“When I had my first child, I had postnatal depression. I turned from someone capable, who had no problem holding down a very demanding job, into someone who couldn’t stop crying and couldn’t cope with the simplest things, like making a cup of tea.
“Luckily for me going back to work snapped me out of it, but that isn’t always the case for everyone,” said Andrea Leadsom, Conservative MP for South Northamptonshire, who is also on the Treasury Select Committee and vice chairman of the APPG on Sure Start. Between 2001 and 2009 Andrea has also served as a chairman of Trustees for OXPIP (the Oxford Parent-Infant Project).
An organisation she was drawn to through her own personal experiences, OXPIP has existed since 1998 to “help Parents bond with their babies and thereby to promote lifelong emotional wellbeing”.
But it is not just the personal experience that has motivated Andrea to become involved with the social enterprise, which it is anticipated could play a significant role in easing Britain’s social problems, and is being piloted in Northamptonshire.
“Over those 12 years working with OXPIP I have seen that it is not just crucial for the mum to develop healthy parent-infant attachment relationships, but it is even more crucial for the child,” said Andrea. “In those first two years of life the baby learns his or her lifelong reactions.
“The experiences of a new baby are hard wired into his or her brain by the age of two.
“Where a baby is loved and nurtured he will grow up with the expectation that the world is generally a good place and people kind.
“For the baby who is abused, neglected or ignored, they will literally fail to develop a healthy brain. The frontal cortex, which is the bit that enables us to empathise with others, to love, act responsibly and to form relationships, will not grow properly.
“This is because this part of the brain has its peak period of growth between six and 18 months of age, and growth is dependent on the stimulation of a loving relationship with their mum, dad or carer.
“A baby that does not achieve a secure bond with his mum or dad is unlikely to grow into an emotionally balanced adult. Our prisons, our psychiatric hospitals and our homeless hostels are full of the evidence of poor early relationships.
“Research in the United States shows that a dollar spend on those under the age of two saves 19 dollars further down the line.
“Eighty per cent of long term-prison inmates are believed to have attachment problems stemming back to childhood.
“And it is believed you can predict two thirds of future chronic criminals have developed that behaviour by the time they are two years old.
“And its not just about criminality, there’s also the costs of family breakdown, where in Northamptonshire alone there are 858 children in the care system, costing taxpayers around £70,000 each year.
“Poor early relationships are passed from one generation to another creating a cycle of misery that costs our society dearly. Plus the knowledge of the misery and poor outcomes that these children are likely to suffer.”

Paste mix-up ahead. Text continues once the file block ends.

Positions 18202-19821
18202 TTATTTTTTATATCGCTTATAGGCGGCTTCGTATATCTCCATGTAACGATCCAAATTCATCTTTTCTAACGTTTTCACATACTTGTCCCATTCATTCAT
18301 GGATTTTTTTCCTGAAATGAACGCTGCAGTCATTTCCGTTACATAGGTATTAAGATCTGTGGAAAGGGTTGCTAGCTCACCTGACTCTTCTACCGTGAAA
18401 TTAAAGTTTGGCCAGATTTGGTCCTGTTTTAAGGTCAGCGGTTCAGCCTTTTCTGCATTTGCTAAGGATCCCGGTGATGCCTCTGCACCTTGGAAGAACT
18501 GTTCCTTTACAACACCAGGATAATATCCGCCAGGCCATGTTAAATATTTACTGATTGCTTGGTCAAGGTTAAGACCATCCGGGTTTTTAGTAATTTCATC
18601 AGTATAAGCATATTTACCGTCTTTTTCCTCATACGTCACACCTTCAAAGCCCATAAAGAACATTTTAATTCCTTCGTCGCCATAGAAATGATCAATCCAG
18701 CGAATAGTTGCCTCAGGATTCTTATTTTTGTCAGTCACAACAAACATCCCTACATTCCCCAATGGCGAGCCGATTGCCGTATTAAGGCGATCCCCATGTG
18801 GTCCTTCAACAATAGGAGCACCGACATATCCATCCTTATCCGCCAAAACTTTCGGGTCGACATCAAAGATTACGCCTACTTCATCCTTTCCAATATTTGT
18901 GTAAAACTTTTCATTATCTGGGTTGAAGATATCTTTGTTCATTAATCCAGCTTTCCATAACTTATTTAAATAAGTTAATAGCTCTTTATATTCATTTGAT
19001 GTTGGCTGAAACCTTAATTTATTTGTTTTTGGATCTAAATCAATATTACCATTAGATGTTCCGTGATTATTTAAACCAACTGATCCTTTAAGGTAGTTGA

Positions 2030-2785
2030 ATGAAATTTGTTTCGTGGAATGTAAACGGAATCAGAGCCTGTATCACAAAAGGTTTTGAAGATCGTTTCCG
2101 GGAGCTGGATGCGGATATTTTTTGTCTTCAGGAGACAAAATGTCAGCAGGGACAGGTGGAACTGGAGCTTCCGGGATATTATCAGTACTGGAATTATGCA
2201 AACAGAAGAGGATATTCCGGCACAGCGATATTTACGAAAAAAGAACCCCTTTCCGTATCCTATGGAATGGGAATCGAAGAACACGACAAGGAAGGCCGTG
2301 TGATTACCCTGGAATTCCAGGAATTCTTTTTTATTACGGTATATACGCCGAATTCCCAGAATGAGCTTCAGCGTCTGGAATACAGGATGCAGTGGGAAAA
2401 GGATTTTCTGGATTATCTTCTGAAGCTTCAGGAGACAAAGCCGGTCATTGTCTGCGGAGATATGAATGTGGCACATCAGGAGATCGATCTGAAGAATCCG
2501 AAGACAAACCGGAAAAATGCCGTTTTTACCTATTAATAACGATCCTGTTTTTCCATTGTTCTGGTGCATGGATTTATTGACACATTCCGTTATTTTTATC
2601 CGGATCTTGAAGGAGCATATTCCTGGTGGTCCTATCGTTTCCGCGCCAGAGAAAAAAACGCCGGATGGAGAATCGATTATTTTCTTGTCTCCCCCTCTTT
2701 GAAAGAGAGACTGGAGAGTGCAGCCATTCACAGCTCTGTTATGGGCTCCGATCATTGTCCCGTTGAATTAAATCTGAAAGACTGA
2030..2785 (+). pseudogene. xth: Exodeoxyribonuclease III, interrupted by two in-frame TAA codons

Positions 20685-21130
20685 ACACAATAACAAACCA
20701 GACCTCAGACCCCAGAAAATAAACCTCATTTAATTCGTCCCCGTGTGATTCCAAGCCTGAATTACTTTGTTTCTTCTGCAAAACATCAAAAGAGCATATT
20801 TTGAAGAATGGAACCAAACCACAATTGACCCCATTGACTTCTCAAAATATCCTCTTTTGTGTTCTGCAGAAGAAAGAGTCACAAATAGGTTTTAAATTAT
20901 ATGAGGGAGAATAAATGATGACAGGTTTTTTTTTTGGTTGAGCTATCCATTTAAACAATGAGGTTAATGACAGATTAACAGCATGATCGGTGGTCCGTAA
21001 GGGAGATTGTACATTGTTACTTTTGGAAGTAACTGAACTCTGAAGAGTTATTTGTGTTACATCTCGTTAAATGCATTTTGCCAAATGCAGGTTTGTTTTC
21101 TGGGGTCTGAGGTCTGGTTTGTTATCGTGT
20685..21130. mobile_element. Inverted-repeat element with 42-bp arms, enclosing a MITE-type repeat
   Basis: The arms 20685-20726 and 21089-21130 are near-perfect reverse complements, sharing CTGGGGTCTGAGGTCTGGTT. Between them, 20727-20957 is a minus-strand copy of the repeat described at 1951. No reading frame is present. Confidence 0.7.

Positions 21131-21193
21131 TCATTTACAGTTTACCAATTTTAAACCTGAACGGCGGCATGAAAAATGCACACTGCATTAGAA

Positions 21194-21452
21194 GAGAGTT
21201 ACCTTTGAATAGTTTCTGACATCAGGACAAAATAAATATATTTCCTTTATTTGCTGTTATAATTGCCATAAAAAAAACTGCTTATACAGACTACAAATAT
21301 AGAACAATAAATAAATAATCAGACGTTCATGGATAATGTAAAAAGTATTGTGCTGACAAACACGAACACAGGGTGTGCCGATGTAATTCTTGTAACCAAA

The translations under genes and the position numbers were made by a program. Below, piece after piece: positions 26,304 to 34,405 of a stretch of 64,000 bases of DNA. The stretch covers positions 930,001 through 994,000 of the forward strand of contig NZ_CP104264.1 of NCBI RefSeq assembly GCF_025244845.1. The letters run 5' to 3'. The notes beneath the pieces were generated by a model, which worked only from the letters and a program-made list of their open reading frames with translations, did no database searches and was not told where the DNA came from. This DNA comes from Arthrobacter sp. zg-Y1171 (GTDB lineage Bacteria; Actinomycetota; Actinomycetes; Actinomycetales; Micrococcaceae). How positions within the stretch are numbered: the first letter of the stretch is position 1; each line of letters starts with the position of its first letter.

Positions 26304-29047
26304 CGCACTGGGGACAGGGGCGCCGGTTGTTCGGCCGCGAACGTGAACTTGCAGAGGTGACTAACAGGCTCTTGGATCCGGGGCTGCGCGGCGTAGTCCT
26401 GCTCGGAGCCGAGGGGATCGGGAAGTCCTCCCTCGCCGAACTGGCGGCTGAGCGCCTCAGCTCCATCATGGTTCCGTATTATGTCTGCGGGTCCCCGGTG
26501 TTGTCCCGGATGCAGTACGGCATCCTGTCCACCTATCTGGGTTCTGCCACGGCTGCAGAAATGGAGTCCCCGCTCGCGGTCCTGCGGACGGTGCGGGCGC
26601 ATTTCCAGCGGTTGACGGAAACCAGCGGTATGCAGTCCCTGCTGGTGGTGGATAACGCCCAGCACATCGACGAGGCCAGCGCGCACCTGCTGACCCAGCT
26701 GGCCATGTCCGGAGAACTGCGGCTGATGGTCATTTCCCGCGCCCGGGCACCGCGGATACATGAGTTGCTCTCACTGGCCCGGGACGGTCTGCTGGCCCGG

NorPIP – The Northamptonshire Parent Infant Project – was founded by Andrea in September last year.
Its team include: clinical psychologists and parent-infant therapists with experience and specialist interests in attachment theory and interventions, mother and baby mental health and working with complex families from all walks of life.
Based in Towcester, it is hoped the service will roll out to centres across the county in the next three years.
Andrea said: “Like its sister charity, OXPIP, it will tackle some of society’s most challenging issues. We know there is a desperate need to address the broken elements within our society. I really think that psychotherapy has the power to change our society for the better.
“NorPIP will offer intensive therapeutic counselling to parents and their babies in Northamptonshire.
“We are in the early stages in Northamptonshire and most of our referrals have been from social services, with mums who have often got complex problems, but my experience of OXPIP shows that over a period of time we will achieve 25 per cent of self-referrals, and 50 per cent being referred by health professionals.
“At OXPIP we see an average 300 families a year and hope to get to that level in Northamptonshire. We hope to set up seven satellite centres throughout the county, and eventually we would like this to be a service that is provided across the county.
“The idea is PIPs will be provided with co-funding from local authorities, and would be locally run and locally focused to meet the needs of local communities.
“It is a social enterprise, which will have contracts for services and achieve 50 per cent of its funding through grants and donations.”
Extensive research into the potential effectiveness on organisations like OXPIP and NorPIP has been carried out by The University of Northampton.
Simon Denny, social enterprise development director, at The University said: “We were asked to do some research on how effective programs such as NorPIP really are by Andrea. After we first met up in June 2011, we looked at evidence from around the world, predominantly from the UK, USA and New Zealand.
“The evidence very strongly suggested that long term changes in behaviour come as a result of interactions between the parent and the baby.
“The penalties of not supporting parents with things like PIPs is a major problem.
“A child who has a rotten start in life is more likely to have a rotten life.
“I’m not saying all children who have bad relationships with their mums will end up in jail but what I am saying is those who end up in care homes, etc, that there is some evidence that in those cases where the parent really wants to make a change to the relationship with the child then the work that NorPIP does can be vital to society.”
To find out more, visit: http://norpip.org.uk.